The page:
A new study suggests that new moms are judged if they choose to take maternity leave — and if they don’t.
The findings, published in the Journal of Experimental Social Psychology, suggest that women who take time off from their jobs to care for their newborns are seen as less committed and less competent at work, while those who continue working are perceived as less caring mothers.
Lead author Dr. Thekla Morgenroth at the University of Exeter in the UK says the results suggest women are “damned” either way.
“This is a no-win situation for women,” she said. “Our results show that perceptions of competence, whether in the work or family domain, were never boosted — but only impaired — by the maternity leave decision. Both decisions had negative consequences, albeit in different domains.”
“It is important to have policies which allow women to balance work and family life, but it’s also important to understand people’s use of these policies may have unintended consequences.”
For the study, the researchers evaluated the attitudes of 137 women and 157 men, all employed, mostly from the US and the UK. The majority of participants were working full-time (70 percent) and had no children (71 percent). The average age of participants was 33.32 years.
The volunteers were split into three groups in which each was given information about a fictional woman — the only difference was centered around maternity leave. In one version she had taken maternity leave, in another she had continued working, and in a third (control group) the issue was not mentioned.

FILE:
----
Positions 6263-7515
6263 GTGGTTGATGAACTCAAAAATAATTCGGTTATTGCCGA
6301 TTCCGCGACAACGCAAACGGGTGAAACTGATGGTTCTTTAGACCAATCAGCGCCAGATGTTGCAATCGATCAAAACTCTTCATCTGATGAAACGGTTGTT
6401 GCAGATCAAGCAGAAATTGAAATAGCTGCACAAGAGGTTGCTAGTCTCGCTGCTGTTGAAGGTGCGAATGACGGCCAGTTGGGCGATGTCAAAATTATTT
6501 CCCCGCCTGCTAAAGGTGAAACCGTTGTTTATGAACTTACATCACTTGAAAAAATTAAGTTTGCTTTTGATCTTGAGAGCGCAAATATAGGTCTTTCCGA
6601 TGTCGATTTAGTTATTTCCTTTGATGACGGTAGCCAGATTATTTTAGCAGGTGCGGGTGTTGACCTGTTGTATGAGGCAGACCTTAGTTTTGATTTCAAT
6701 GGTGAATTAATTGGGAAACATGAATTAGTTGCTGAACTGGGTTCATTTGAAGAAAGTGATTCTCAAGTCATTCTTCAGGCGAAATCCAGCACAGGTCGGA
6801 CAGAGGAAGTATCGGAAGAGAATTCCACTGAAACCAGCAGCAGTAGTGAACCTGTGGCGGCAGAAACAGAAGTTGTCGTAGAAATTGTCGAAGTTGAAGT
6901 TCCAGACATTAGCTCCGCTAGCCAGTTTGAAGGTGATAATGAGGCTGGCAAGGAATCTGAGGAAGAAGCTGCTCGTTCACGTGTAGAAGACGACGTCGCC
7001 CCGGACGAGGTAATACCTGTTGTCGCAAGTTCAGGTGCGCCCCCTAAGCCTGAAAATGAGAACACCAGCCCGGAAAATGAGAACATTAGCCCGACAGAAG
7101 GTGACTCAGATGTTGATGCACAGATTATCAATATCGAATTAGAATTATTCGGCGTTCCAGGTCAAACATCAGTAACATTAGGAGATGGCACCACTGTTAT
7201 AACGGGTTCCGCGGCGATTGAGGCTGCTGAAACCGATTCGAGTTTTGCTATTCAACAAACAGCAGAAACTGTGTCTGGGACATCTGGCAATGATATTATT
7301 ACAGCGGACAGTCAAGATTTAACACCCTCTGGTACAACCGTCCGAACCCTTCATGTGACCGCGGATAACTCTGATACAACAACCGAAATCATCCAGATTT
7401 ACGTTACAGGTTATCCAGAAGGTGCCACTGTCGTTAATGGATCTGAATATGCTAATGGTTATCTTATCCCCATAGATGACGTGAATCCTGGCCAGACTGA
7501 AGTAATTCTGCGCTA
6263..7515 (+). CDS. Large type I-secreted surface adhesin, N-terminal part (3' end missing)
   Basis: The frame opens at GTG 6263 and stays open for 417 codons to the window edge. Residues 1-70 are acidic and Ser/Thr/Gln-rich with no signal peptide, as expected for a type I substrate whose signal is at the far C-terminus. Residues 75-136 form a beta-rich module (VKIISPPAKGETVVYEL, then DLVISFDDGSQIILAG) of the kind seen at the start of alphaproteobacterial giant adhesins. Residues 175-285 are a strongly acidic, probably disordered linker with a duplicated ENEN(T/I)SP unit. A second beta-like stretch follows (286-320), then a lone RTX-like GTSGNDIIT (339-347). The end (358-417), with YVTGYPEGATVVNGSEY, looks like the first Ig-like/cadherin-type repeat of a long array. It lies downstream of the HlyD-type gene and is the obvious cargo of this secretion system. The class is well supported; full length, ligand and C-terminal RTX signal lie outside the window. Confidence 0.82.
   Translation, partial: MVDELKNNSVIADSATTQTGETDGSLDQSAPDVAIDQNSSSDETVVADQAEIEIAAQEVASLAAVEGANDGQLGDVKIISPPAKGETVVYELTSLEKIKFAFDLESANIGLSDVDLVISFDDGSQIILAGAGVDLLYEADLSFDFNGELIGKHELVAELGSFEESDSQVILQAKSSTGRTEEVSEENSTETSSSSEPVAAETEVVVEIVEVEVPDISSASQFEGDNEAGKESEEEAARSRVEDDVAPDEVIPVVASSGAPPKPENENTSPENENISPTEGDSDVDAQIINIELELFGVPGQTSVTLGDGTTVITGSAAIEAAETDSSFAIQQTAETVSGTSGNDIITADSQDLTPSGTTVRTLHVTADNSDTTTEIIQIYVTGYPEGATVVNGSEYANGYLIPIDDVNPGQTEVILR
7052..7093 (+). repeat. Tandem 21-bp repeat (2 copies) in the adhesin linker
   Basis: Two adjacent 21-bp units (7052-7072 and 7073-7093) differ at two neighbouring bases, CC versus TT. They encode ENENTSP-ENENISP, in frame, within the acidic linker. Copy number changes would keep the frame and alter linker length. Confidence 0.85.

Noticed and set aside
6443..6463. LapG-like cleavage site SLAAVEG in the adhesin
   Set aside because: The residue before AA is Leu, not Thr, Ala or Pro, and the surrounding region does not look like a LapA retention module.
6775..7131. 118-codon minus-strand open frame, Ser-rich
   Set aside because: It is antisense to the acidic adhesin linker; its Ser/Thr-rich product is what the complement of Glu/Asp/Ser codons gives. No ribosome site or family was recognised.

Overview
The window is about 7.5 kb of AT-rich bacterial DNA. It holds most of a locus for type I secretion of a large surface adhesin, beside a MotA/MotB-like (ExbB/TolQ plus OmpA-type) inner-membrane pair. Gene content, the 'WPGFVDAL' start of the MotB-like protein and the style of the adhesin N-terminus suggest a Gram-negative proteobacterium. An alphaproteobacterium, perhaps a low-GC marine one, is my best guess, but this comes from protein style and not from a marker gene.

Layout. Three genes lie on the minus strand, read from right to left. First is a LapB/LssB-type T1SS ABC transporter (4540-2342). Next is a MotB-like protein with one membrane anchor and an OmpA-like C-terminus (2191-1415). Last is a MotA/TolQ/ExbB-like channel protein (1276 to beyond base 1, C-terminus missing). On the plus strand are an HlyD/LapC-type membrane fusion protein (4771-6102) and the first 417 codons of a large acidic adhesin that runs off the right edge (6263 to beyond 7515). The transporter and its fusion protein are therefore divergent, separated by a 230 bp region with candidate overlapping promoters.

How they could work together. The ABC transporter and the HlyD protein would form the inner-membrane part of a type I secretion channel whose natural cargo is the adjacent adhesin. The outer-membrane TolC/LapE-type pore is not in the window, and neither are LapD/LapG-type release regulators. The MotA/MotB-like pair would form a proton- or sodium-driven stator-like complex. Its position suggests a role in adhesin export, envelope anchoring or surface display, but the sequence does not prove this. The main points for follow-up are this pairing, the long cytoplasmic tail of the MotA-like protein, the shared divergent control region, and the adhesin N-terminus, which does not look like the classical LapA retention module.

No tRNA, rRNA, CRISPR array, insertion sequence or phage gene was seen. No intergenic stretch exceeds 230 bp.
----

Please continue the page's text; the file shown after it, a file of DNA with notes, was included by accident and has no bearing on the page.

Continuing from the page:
Participants were then asked to evaluate the woman as a worker and as a parent. In both cases, the women were viewed in a negative light: negative “family” scores for a woman who kept working, and negative “working” scores for a woman who took maternity leave.
The views were the same regardless of the participant’s gender, age, parental status, or nationality, suggesting that these attitudes are universal and pervasive in our culture, said Morgenroth.
If the woman took maternity leave participants determined she prioritized her home life over work, according to the study. If she chose to not take maternity leave, she was perceived as “a worse parent” and “less desirable partner.”
When it came to work, new mothers who took maternity leave were viewed as “significantly less competent” and “less worthy of rewards” than if she had not taken maternity leave. However, if she did not take maternity leave, she was “more worthy” of rewards.
Source: University of Exeter